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LBNL Speaker Series in Washington to Feature CRD Expertise

January 1, 2005

Beginning in February, scientists from CRD will launch a series of presentations at Berkeley Lab’s project office in Washington, D.C. The goal of the series is to better inform the Washington research community about the achievements and expertise of LNBL staff. The LBNL office is located at 901 D Street, SW, Suite 950. The office is in the Aerospace Center, across D Street from L’Enfant Plaza. Directions to the office can be found at… Read More »

FastBit: An Efficient Indexing Technology for Billions of Objects

January 1, 2005

Three members of the Scientific Data Management Group - John Wu, Arie Shoshani and Ekow Otoo - have been granted a patent for their "Word Aligned Bitmap Compression Method and Data Structure." This technology is currently used in a software called FastBit to compress bitmap indices. When answering a user query, FastBit is often 10 times as fast the searching method used by one of the leading commercial database management systems. One of the first applications that employs FastBit is… Read More »

LBNL’s DataMover Reaches Milestone with Automated Transfer of 18,000 Files in a Single Request

November 30, 2004

Amidst the hype and hoopla at the recent SC2004 conference in Pittsburgh, Lawrence Berkeley National Laboratory’s Scientific Data Management Research Group demonstrated the robustness of the group’s DataMover by putting the application through its workaday paces. In doing so, the group reached a milestone when, with a single request, 17,870 data files were moved seamlessly from Brookhaven National Lab in New York to LBNL, both of which are operated by the U.S. Department of Energy. What… Read More »

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Ten Billion Light Years Away, A Gang of Supernovae Reveals a Cosmic Secret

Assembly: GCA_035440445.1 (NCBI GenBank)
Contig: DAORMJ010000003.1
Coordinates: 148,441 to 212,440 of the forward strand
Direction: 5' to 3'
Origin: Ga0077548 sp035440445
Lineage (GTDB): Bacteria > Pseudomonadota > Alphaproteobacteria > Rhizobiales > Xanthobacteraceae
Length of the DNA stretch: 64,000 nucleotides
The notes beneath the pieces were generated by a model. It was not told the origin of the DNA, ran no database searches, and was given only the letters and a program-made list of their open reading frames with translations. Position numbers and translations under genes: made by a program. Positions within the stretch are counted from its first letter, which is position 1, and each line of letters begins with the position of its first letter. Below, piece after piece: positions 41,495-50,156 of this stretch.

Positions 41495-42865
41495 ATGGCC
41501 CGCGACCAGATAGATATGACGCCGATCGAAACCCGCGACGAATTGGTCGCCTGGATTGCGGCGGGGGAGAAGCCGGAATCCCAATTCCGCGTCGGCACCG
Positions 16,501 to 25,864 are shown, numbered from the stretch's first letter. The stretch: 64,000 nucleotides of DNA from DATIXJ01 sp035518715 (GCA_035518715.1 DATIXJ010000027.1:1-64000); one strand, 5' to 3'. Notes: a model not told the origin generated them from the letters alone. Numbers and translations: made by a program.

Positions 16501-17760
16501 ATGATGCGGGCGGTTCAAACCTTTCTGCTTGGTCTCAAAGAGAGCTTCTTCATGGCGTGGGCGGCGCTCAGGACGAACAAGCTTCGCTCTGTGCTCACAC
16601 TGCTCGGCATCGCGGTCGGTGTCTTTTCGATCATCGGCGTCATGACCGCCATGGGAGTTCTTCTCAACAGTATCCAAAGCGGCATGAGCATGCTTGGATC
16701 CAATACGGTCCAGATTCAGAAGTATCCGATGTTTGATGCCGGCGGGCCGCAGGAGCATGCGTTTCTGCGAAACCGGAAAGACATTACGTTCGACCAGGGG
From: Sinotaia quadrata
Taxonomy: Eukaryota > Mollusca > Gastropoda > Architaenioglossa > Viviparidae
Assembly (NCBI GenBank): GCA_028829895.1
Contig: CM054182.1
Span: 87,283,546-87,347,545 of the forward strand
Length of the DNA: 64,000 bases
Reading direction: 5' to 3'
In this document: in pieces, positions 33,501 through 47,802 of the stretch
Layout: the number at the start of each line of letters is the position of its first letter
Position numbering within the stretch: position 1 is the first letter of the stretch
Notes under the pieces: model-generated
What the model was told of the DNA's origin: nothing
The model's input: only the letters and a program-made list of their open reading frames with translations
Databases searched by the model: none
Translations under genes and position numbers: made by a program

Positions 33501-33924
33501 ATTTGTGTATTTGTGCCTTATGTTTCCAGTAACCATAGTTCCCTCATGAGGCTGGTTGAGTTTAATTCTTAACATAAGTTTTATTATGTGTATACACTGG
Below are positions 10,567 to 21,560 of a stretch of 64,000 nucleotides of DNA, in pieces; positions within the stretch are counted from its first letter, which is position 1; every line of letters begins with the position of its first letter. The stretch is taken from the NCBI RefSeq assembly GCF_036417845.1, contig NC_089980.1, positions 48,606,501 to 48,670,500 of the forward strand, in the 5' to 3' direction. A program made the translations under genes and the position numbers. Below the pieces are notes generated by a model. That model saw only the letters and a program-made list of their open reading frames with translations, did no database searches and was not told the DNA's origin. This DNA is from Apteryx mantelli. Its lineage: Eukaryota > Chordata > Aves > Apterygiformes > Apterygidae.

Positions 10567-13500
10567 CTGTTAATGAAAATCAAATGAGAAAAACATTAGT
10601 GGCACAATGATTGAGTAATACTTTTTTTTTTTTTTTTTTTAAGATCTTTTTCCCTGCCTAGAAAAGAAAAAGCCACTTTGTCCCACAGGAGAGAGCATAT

November 10, 2004

An international team of astronomers has exposed the largest sample of distant supernovae ever found—150 events, many of which are located about 10 billion light years away from Earth. These events reveal that a particular breed of cosmic explosions, called Type 1a supernovae, occurred five times more frequently when the universe was young than they do today. The paper, authored by a team of American, Israeli and Japanese astronomers, was published in the October 2011 issue of Monthly Notices of the Royal Astronomical Society (MNRAS). Read More »

LBNL Establishes Berkeley Institute for Performance Studies

November 1, 2004

Alan Laub, former director of DOE’s SciDAC program, once said that in the field of high performance computing, “peak performance” was defined as the speed at which “the manufacturer guarantees that you can’t compute faster than that.” Although peak performance figures make for good marketing, they don’t provide much insight into actual performance. To rectify this, for the past eight years Berkeley Lab has been developing new tools and techniques for more accurately… Read More »